The Origin of Halloween: Samhain, the Celtic Festival of Darkness and Mystical Light

Alfablot at boulder without flash
(Photo credit: Wikipedia)

Celebrated at the beginning of November, the Celtic Festival of Samhain marked the coming of the winter months, with their dimming light and heightening darkness. The root of the word “Samhain” comes from “samhradh”, meaning “summer” in Irish Gaelic. While the exact etymology has not been confirmed by scholars, in Celtic tradition, “Samhain” corresponds to “end of summer” (a combination of samh “summer” and fuin “ending, concealment”).  Samhain and Beltanne (May Day) stood in opposition as the beginning of the season of winter and summer, respectively, but Samhain was a much more prominent festival and may have marked the beginning of the Celtic New Year as Frazer has pointed out.

Samhain was, consequently, a festival of deepening darkness and budding light. It was a meeting place between two opposites – the winter and the summer, the dark and the light, death and life. As such, the festival contained both aspects of existence – although the darkness, increasing at this time, was more profuse and substantial.

In its ‘dark’ aspect, Samhain marked a period of destruction and chaos. Perhaps the most dramatic illustration of this was the ritual killing of the Irish kings of Tara. According to Dalton’s evidence and interpretation, the kings that had behaved unsuitably or unpiously in office would be killed on the day of Samhain. Ritual killing was also effected against animals: Samhain was the season when the cattle that would not be kept through the winter were slaughtered.

On Samhain, the forces of darkness or chaos returned to rule. According to Irish mythology, 1st of November marked the day that the demonic Fomorian race oppressed the people of Nemed. According to another legend, the divine Aillen the Burner puts everyone to sleep at Samhain and burns the palace of the Irish kings at Tara. During the festival, bands of men, women and children dressed in masks and costumes embodied the havoc-causing divinities and inflicted their own terror and chaos on the neighbourhood. As Dalton points out, the tyrannical Irish king Conn Cetcathachwas killed by fifty warriors dressed as women. The habit of cross-dressing was popular in various parts of the Celtic world as expressions of the breakdown of rules on Samhain.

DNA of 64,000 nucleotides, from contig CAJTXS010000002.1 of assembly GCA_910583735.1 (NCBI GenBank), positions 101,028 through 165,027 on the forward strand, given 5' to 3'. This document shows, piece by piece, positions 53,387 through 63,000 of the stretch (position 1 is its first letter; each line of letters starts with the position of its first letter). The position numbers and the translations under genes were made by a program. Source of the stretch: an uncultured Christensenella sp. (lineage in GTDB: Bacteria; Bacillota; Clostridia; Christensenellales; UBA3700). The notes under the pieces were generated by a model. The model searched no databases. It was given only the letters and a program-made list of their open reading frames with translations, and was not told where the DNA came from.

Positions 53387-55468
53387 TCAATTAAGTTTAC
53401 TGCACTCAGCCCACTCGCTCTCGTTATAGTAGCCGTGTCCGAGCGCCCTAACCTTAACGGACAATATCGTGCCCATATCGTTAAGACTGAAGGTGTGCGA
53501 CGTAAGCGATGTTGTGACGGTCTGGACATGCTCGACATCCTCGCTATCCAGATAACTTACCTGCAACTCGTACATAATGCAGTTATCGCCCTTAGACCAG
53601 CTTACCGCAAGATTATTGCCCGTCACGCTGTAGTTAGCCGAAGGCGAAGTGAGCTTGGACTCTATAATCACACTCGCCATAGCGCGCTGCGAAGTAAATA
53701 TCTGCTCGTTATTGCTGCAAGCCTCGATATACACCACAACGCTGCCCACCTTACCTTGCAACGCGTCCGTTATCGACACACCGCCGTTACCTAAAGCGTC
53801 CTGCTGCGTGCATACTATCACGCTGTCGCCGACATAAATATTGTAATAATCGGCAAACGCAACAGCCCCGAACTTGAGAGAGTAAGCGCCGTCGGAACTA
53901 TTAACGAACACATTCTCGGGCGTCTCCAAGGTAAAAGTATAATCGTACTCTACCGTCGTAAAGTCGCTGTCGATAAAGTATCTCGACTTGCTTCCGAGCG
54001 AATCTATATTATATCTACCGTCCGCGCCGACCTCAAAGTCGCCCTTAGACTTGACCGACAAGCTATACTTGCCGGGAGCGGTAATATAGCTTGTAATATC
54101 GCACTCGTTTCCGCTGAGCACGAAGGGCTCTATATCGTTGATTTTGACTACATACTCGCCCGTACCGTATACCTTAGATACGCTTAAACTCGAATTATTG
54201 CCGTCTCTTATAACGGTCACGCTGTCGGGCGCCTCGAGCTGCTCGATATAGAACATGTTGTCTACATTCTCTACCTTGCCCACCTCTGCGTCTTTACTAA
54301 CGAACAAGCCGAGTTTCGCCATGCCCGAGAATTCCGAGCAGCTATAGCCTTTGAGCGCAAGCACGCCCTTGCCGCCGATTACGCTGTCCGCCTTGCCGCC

Samhain was also a time when the dead came back to roam the earth. This happened because the normal order no longer applied, and hence the boundaries of the otherworld were broken. Freed from the rules that clearly separate one world from the next, the dead returned to visit the living. They were welcomed at ritual feasts where, as Kondratiev has noted, they were “actually” present. It was this custom of honoring the dead that made the Catholic Church adopt the date of 1st and 2nd of November as the Day of the Saints and Day of the Departed.

If Samhain was a dreaded time when rules were broken and demons roamed the earth, it was also a time when light was re-born. Samhain, as Frazer has observed, was not a festival of the sun: the sun is in retreat in autumn. Instead, Samhain marked the birth of a mystical light – a light that may originate in the first ray of sun at dawn or the first lunar ray after the new moon. In Ireland, a bonfire was started on the royal hill of Tara accompanying, perhaps, the coronation of a new king after the killing of the old one. The custom of lighting fires on Samhain was also pervasive in Scotland and Wales. In line with this new light, Samhain was also a time when the forces of good eventually prevailed: the demon Fomorians were destroyed, Aillen the Burner was slain. Divination was also pervasive as a practical translation of the ‘light in the darkness’ motif: the diviner would try to shed a dim light into the dark future.